New Croton Reservoir

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New Croton reservoir
New Croton Reservoir.jpg
LocationWestchester County, New York
Coordinates41°13′58.65″N 73°50′23.27″W / 41.2329583°N 73.8397972°W / 41.2329583; -73.8397972Coordinates: 41°13′58.65″N 73°50′23.27″W / 41.2329583°N 73.8397972°W / 41.2329583; -73.8397972
Primary inflowsCroton River
Primary outflowsCroton River
Catchment area57 sq mi (150 km2)
Basin countriesUnited States

The New Croton reservoir is a narrow reservoir in Westchester County, New York, lying approximately 22 miles (35 km) north of New York City, for which the reservoir supplies water. It is the collecting point for water from all reservoirs in the Croton Watershed.[1]


The original reservoir was called Croton Lake, and was New York City's first source of water not located in the city itself. The reservoir was created in 1842 by damming the Croton River, a tributary of the Hudson River. Around the turn of the 20th century, the City of New York enlarged the reservoir by constructing the New Croton Dam to supply the city with more water. The new enlarged reservoir, completed in 1905, is one of the bigger of the small reservoirs, and is the largest reservoir in the Croton Watershed. It is approximately 9 miles (14 km) long, and it can hold 19 billion US gallons (72,000,000 m3) of water at full capacity. A small part of its water comes from rain on its own drainage basin that covers 57 square miles (148 km²) of land.[2]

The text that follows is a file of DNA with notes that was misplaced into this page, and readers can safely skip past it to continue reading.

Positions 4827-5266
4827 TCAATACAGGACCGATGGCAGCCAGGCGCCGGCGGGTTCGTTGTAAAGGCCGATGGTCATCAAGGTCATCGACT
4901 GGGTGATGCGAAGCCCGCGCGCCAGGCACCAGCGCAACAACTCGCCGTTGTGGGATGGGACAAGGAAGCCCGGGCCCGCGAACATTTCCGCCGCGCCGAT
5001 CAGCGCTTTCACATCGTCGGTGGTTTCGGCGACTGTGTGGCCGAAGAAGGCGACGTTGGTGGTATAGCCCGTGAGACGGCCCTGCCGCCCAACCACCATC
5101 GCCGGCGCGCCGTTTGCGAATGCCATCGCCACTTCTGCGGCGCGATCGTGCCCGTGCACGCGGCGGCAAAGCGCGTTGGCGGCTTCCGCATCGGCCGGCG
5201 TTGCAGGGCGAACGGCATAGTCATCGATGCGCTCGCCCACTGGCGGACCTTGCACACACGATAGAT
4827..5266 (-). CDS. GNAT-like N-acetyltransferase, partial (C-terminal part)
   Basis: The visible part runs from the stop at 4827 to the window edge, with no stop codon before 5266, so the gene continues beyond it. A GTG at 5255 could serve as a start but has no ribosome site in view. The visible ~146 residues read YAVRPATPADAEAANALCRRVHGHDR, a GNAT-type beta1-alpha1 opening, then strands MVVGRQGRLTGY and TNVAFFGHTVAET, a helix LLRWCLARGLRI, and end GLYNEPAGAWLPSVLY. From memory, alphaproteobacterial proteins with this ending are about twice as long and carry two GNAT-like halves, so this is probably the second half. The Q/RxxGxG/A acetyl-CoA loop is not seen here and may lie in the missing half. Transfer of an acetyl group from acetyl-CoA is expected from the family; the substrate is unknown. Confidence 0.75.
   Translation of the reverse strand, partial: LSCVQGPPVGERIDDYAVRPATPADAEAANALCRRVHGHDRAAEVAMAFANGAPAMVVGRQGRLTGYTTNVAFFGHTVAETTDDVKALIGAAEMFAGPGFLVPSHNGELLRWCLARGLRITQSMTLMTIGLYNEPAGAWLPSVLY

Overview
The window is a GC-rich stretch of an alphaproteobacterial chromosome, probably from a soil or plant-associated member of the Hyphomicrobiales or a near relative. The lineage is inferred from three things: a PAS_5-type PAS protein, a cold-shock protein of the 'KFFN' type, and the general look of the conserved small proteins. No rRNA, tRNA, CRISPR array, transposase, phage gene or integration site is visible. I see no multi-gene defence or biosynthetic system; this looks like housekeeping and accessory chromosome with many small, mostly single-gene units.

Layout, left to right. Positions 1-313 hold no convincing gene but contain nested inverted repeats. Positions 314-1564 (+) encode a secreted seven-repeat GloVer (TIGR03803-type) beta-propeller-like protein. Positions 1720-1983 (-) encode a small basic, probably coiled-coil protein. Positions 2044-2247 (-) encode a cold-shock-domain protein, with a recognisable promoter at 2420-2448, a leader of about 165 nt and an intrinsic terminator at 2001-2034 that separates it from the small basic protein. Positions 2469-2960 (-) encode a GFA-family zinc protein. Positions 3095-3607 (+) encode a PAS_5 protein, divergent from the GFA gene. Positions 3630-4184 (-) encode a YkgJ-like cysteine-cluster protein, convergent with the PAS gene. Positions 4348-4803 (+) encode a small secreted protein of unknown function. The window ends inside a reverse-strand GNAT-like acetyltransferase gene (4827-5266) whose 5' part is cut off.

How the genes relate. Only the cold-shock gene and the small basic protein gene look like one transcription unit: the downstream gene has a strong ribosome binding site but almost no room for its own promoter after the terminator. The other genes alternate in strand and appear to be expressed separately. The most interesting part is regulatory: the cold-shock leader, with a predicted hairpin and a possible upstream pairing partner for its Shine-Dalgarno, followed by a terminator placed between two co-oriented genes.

The drinking water from the reservoir flows into the New Croton aqueduct while about three-quarters of the way through the reservoir. From there it goes to the city, and enters the Jerome Park Reservoir in The Bronx. It then continues to flow through the rest of the city until the water from the New Croton Aqueduct mixes with water from the Catskill aqueduct in Manhattan. It finally continues through the NYC boroughs of Brooklyn and Staten Island, which are the termini of the distribution system.[3]


Panorama view of New Croton reservoir and New Croton Dam

See also[edit]


  1. ^ "New Croton Reservoir". NYS Department of Environmental Conservation. Retrieved 13 March 2016.
  2. ^ Staff (September 24, 1904). "Completing the Great Masonry Dam of, the New Croton Reservoir". Scientific America. Archived from the original on 17 October 2012. Retrieved 13 March 2016.
  3. ^ Staff. "Croton Water Supply System". American Society of Civil Engineers. Retrieved 13 November 2016.